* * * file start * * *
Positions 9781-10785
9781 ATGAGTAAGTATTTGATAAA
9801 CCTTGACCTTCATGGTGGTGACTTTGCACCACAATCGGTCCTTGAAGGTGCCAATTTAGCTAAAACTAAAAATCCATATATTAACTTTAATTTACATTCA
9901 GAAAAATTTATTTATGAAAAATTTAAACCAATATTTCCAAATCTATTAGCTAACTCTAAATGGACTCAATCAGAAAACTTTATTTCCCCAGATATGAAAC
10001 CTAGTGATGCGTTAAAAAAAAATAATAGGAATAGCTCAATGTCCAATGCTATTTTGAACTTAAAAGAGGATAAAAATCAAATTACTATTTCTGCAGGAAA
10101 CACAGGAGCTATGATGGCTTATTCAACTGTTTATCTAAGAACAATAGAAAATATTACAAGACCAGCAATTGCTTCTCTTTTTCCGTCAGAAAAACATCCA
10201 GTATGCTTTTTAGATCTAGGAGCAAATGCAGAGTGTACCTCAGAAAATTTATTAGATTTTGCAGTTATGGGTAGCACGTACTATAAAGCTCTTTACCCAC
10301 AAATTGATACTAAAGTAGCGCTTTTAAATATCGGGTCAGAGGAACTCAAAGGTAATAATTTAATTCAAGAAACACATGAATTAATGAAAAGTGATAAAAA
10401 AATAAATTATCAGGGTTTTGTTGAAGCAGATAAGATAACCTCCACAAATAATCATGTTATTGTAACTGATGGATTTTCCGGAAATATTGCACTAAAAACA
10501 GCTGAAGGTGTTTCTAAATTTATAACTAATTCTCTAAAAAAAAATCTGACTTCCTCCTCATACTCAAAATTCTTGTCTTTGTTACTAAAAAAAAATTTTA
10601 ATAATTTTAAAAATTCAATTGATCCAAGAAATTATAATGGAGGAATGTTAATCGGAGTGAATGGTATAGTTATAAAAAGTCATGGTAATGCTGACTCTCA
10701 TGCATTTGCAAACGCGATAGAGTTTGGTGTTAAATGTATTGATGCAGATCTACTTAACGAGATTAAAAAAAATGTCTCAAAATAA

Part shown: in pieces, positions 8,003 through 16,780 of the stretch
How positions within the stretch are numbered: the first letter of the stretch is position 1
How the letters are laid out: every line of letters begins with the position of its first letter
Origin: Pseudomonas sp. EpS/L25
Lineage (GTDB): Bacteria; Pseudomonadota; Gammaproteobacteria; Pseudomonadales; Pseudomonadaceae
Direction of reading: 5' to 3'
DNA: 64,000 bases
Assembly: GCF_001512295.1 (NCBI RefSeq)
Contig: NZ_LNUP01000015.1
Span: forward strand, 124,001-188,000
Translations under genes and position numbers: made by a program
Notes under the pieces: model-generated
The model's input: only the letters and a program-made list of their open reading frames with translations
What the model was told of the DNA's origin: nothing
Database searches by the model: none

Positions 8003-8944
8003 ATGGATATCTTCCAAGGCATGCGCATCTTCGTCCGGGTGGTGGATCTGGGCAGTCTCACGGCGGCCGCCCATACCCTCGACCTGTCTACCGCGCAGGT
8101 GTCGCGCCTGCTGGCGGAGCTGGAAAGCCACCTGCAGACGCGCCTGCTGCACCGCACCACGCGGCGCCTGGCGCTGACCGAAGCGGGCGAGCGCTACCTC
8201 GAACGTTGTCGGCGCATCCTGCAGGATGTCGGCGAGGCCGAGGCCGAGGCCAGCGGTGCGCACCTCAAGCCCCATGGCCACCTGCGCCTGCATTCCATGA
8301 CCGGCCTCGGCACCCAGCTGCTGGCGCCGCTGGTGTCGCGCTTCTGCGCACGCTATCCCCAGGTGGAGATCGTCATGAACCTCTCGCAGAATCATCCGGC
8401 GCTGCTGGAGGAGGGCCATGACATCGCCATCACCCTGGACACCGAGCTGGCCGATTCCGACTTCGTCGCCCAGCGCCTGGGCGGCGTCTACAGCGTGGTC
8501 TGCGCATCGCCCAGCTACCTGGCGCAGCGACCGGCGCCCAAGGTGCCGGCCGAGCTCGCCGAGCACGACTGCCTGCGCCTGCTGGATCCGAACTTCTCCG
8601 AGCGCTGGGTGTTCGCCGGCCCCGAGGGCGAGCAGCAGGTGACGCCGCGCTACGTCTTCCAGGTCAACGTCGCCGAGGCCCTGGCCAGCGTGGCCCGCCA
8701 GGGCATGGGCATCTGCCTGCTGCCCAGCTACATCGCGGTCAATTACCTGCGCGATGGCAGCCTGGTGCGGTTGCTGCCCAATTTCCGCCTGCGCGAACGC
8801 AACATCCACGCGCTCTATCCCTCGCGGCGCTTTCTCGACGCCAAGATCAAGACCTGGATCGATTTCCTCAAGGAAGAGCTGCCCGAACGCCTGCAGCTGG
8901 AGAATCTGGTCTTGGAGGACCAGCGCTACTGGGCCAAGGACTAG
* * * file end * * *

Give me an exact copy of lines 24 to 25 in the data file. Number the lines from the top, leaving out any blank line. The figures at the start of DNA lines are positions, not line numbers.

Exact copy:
Notes under the pieces: model-generated
The model's input: only the letters and a program-made list of their open reading frames with translations